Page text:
Harold Edd Provonsha
Interview by Detta Dahl
Q: Would you state your full name?
A: Harold E. Provonsha.
Q: What does the E stand for?
A: Edd, E double D.
Q: That was your father’s name?
Q: Harold, where were you born?
A: In Montrose, Colorado.
Q: What were your folks doing in Montrose when you were there?
A: My Dad was selling Dodge cars for Hartmann Brothers.
Q: Was he a good salesman?
A: He was. He did it different than most people, but he got them sold.
Q: How did he do different?
A: He just did his way of doing it. He had to be sold on them (the cars) himself and if he was sold, he could sell it to anybody else. (An honest sale.)
Q: How long did you live in Montrose?
A: I was born there, and we moved back to Moab when I was four, going on five. We moved back in 1929. I was born in 1924. When we moved back, we had to rent a place in Moab for a few months until the people that had the farm in LaSal, which had been leased and the lease was up that fall. We had to wait until the lease was up until we could go up to LaSal. We stayed in Moab for a few months.
Q: Did you start school in Moab?
A: No, I started school in LaSal. I started first grade when I was 5 years old. I rode a horse 2 miles to school.
Q: How long did you live in LaSal?
A: I lived there until I went into the Navy in January of 1944.
Q: What did you raise on the ranch?
A: We raised cows and we had some sheep, alfalfa, and corn. We had a silo where we put silage down for the cows. It was a deep silo, a hole in the ground.
Q: What all did you do to help with the ranch?
A: Well, when I was that age, I helped in the house doing dishes and stuff like that. And pull weeds, we had lots of weeds to hoe. We raised a big garden all the time.
Q: When you were in school, how many grades were in the school and how many other children?
A: The schoolhouse had two rooms; First through the fourth in one room and fifth through the eighth in the other. After the eighth grade we came to Moab to the High School.
Q: Anything you recall about going to school?
A: We used to have a lot of fights.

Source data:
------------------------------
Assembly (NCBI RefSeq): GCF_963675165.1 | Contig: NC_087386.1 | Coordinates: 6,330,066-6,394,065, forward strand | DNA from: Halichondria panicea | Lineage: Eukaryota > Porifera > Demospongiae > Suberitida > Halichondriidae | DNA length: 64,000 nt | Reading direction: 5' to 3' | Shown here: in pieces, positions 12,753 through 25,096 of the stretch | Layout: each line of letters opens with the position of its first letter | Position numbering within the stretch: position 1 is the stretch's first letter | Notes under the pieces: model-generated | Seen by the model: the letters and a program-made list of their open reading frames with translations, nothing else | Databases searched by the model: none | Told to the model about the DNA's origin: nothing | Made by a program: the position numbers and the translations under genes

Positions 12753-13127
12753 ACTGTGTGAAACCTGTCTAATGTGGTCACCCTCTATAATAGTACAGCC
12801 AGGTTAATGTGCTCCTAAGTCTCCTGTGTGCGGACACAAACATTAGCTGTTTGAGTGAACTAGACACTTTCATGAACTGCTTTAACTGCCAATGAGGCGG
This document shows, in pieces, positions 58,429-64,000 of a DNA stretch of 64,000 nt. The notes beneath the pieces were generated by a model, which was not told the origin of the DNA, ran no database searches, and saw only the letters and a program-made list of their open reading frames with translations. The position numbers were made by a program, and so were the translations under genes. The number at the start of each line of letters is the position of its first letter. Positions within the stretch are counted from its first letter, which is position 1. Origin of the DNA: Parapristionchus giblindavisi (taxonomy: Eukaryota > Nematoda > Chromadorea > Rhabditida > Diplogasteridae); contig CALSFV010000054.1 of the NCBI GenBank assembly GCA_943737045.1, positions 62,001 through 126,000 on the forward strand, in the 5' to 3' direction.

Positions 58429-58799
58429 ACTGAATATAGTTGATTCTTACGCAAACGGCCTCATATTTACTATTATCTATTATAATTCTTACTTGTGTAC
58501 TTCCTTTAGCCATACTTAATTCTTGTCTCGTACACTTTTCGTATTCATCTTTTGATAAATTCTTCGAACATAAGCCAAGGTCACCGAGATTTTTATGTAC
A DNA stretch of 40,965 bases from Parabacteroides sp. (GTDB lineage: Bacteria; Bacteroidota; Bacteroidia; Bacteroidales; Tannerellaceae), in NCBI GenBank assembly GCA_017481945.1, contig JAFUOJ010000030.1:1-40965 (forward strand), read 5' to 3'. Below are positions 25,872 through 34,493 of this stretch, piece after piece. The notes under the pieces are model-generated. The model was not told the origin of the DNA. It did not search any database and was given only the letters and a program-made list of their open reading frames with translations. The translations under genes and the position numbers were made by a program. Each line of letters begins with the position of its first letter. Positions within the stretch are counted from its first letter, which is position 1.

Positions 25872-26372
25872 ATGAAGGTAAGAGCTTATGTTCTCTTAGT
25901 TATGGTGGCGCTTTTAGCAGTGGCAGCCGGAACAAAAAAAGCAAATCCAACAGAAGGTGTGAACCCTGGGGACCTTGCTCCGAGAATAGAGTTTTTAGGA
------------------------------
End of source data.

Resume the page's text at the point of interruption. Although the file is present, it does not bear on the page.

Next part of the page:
Q: Would you like to talk about living on the ranch?
A: Things were hard in those days, back during the Depression time. Dad made a wood sawmill where he sawed a lot of wood and hauled it to Moab. He sold wood for people to burn in their stoves. He got the wood out south of the ranch out on the BLM property. It wasn’t really BLM property at that time. It was when the Taylor Grazing Act finally came in. Anybody could go out and cut wood then.
Q: Did you have any interaction with the CCC?
A: They were there. My older brother and kids his age would play ball with the CCC boys. I was too young for that.
Q: How did your folks get into sheep raising?
A: Well, they bought some sheep in 1935, before I turned 11 years old. Dad bought the sheep from a Frenchman in Price and we trailed them in from Thompson to LaSal. I helped with my brother, Dan, and my brother-in-law, Don. When we had trailed them down and got to Blue Hill, I came down with the measles. They set me on old Ginger, one of our horses, and sent me home to ride all the way to LaSal with the measles all broke out. I was still ten and hadn’t turned 11 yet. The horse and I knew the way home, but I was really sick. When I got home, my mother had a fit. I got stuck herding the sheep. That summer we didn’t have a good range yet so I had to herd the sheep down south of the ranch. When I started school I had to take my bookwork out there because they kept me out of school for a little while. Then I had to go to school and make it up.
Q: How many brothers and sisters did you have?
A: I had one brother and two sisters. My brother and one sister were older and one sister was younger.
Q: Were they all at the ranch?
A: Yes, at that time.
Q: You lived on the ranch most of your growing up years?
A: Yes, I did.
Q: Tell me about your mother.
A: My mother’s name was Isabella Beggs McCollum Provonsha. She was born in Moab on December 25, 1897 in a log cabin located where the Wells Fargo Bank is today. Her father was Daniel McCollum who came to Paradox, Colorado about 1878. The exact date he started to operate the first sawmill on the LaSal mountain is not known but his last ledger showed it was in operation in 1889. He sawed lumber in LaSal Pass, Old LaSal, Buckeye and Pine Flats areas. He furnished lumber for the old water flume on the San Miguel River below Uravan, Colorado, hauling it (lumber) down through Roc Creek with oxen to the San Miguel River. The lumber he delivered to his Moab customers was hauled through LaSal Pass and down Pack Creek. He married Helen Grimes on December 13, 1893. He said the sawmill was no place for a woman, so he sold it to a man who had worked for him, Tom Branson. He started working for Pittsburgh Cattle Company at LaSal as the ranch foreman. Helen Grimes family included some of the first settlers in Paradox, Colorado.
Q: This sawmill is the one described in the attached article by Billie Provonsha?
Yes. (Billie: the ledger has interesting details, could be copied, also)